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Verizon leads 5G airwave bidding with record $45 billion splurge

February 24, 2021, 11:00 PM UTC

Verizon committed $45 billion for 5G wireless airwaves in a government auction that attracted record bidding as the largest U.S. mobile carriers race to build faster networks.

At $23 billion, AT&T was the second-highest bidder, according to the Federal Communications Commission, which ran the auction. Participants also included T-Mobile and pay-TV providers such as Dish, Comcast and Charter. Some have already tapped the debt market to help pay the tab. The auction started in December, and within days the tally exceeded analysts’ estimates of $47 billion before settling at $81.2 billion.

T-Mobile rose as much as 4.9% to $125.28 in after-hours trading Wednesday. Verizon and AT&T were little changed.

The budget-stretching bidding underscores how crucial these so-called midband frequencies are to companies trying to seize global leadership in emerging 5G technology. The airwaves are prized for their combined ability to travel far and carry lots of data. They are expected to drive years of growth when deployed for next-generation mobile devices, autonomous vehicles, health-care equipment and manufacturing facilities.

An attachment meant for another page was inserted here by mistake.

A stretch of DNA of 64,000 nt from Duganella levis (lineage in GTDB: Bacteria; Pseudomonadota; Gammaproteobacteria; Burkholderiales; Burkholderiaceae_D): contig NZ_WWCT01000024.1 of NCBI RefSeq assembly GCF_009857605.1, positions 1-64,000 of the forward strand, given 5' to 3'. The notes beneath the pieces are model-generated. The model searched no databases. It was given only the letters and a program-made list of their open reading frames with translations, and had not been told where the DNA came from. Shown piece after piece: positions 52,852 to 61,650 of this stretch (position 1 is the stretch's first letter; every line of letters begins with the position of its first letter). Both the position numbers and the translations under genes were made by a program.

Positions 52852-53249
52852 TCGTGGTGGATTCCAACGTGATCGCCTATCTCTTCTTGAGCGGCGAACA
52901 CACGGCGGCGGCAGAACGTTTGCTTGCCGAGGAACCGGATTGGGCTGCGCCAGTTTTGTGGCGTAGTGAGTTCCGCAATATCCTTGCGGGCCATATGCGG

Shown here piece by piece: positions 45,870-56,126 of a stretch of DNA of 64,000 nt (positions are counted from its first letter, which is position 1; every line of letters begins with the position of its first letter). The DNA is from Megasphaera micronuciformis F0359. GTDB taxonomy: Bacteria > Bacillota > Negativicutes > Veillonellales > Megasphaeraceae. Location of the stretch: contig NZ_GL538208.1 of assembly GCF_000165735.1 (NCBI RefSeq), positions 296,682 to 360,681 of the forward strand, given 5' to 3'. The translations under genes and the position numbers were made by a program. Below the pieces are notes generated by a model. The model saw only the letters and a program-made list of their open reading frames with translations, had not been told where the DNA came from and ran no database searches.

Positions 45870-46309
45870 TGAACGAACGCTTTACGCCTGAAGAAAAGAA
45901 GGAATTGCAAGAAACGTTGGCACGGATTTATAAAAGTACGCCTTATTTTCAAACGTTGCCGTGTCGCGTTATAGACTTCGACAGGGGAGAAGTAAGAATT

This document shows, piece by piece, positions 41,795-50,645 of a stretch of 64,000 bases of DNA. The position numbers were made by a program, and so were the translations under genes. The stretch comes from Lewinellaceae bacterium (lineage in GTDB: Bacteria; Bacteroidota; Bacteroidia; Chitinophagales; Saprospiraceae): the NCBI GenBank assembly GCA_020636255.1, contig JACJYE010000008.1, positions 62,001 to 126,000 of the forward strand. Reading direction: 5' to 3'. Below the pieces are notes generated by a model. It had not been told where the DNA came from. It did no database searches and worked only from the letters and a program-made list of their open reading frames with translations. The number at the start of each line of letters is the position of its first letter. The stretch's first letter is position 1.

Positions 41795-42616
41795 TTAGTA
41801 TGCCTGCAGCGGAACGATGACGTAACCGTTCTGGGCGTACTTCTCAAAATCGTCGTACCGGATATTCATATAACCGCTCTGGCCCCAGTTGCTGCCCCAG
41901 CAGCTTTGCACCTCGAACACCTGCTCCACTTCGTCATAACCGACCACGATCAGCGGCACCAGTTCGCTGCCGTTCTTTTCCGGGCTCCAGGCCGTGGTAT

With the backing of its controlling stockholder, Deutsche Telekom AG, T-Mobile spent $9.3 billion to build on an already-large holding of midband 2.5-gigahertz airwaves gained with the takeover of Sprint Corp. in April.

In addition to the airwaves licenses, winning bidders also will pay an estimated $13 billion or more to current users of the airwaves, including satellite providers Intelsat SA and SES SA. The satellite companies will move to different frequencies to make room for the 5G providers.